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Self-monitoring of your diabetes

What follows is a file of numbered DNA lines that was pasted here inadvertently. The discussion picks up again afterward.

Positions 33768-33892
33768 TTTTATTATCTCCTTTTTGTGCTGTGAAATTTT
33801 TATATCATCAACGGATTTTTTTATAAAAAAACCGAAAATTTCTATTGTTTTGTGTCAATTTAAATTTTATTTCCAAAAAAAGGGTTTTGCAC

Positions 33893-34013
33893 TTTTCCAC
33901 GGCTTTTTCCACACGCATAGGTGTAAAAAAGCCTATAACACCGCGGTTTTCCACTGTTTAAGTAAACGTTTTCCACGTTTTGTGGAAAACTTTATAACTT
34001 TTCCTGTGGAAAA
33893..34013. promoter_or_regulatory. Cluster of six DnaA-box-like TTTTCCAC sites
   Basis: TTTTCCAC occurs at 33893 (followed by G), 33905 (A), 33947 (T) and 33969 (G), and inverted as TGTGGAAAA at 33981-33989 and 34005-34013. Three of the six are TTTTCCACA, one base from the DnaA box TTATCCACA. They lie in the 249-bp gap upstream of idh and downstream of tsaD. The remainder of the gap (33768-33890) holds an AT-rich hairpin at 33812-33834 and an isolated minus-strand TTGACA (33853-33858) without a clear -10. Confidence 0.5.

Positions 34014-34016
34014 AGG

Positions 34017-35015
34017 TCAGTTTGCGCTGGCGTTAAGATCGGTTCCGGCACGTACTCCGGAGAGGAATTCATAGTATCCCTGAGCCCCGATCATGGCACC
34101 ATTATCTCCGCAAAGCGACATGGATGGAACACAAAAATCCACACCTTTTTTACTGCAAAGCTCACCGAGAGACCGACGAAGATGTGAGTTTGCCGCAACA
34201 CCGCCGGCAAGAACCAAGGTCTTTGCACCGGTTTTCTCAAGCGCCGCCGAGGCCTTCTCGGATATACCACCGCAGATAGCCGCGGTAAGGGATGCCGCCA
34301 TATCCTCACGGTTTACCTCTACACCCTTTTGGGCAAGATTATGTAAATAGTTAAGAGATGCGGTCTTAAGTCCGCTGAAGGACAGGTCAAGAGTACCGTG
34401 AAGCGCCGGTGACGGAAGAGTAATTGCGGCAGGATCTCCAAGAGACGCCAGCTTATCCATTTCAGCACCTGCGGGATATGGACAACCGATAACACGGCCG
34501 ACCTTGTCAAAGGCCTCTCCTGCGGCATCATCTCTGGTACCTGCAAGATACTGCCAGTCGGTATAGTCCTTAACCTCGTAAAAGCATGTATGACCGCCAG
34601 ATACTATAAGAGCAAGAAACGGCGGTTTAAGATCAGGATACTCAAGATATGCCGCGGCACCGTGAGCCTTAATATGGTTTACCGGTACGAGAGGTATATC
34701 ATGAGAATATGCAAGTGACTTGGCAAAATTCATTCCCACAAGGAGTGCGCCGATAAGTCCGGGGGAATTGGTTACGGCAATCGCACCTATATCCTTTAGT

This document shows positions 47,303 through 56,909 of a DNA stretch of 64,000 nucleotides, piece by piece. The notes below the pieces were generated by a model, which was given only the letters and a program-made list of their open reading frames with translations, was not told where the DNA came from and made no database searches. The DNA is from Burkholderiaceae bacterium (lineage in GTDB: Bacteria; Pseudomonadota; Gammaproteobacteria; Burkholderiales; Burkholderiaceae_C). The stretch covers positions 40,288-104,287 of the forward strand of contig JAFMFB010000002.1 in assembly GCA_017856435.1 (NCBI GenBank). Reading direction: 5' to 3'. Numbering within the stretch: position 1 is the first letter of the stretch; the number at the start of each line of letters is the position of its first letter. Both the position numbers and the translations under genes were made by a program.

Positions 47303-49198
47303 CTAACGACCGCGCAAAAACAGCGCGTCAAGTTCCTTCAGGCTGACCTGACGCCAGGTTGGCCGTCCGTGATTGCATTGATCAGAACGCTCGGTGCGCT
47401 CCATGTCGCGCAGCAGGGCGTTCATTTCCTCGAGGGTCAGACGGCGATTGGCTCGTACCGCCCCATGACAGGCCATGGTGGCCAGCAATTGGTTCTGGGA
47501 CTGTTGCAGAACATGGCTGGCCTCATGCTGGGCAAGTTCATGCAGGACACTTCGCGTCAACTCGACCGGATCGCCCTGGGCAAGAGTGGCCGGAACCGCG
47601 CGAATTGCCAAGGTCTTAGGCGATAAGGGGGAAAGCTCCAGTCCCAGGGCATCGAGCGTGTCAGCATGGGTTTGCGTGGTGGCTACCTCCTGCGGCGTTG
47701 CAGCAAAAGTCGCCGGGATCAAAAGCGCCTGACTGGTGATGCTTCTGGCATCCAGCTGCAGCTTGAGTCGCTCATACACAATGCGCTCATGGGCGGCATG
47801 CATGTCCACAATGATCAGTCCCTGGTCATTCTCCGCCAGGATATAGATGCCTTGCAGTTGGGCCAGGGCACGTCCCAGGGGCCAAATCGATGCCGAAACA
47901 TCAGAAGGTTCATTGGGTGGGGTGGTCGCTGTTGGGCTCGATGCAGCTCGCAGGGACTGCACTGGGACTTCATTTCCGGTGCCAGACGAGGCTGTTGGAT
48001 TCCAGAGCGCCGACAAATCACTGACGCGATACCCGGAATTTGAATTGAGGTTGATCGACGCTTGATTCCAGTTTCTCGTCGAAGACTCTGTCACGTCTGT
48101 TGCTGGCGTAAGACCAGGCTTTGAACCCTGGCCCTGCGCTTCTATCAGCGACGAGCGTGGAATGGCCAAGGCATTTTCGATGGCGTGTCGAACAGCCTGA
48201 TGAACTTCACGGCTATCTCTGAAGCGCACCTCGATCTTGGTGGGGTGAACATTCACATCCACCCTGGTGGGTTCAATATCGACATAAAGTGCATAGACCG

Diabetes is part of your everyday life. Appropriate self-monitoring can help you manage your daily blood glucose, and better adapt your lifestyle and treatment to suit your needs.1 The more often you check your blood glucose, the better you will understand it and the easier it will be for you to manage your diabetes. It doesn’t matter if you have type 1 or type 2 diabetes, or if you are taking insulin or not, self-monitoring can help you and your doctor manage your therapy.2 By managing your diabetes, you reduce the risk of developing complications. That means potentially less eye, kidney and nerve damage, foot problems, and even stroke. Fewer complications means more time for you to enjoy your everyday life. Adding structure to your self-monitoring Self-monitoring allows you to track the levels of (high or low) blood glucose in your body, how particular foods affect you, and what happens after physical activity or taking medication. You might find self-monitoring even more helpful if you do this in a structured way – by monitoring at the right times and in the right situations. Structured self-monitoring can help you see a pattern that you and your doctor can use as part of your ongoing diabetes management.1 Your Accu-Chek® Testing in Pairs tool Accu-Chek Testing in Pairs is a simple tool to help you monitor changes in your blood glucose before and after a specific meal, exercise, or other event. Target for good diabetes control By self-monitoring your blood glucose you can measure how your body handles different types of food, exercise, medication, stress and illness. Your blood glucose result may prompt you to eat a snack, take more insulin or go for a walk. Self-monitoring can also alert you to a blood glucose level that is too high or too low, which requires special treatment. Controlling your blood glucose level is a very important part of managing diabetes. Regularly testing your blood glucose helps measure the effectiveness of your meal plan, physical activity and medications. *The information in this page is only of a general nature and is not meant to be medical advice, and should not be substituted for professional medical advice or used to alter medical therapy. Please always consult your healthcare professional for medical advice.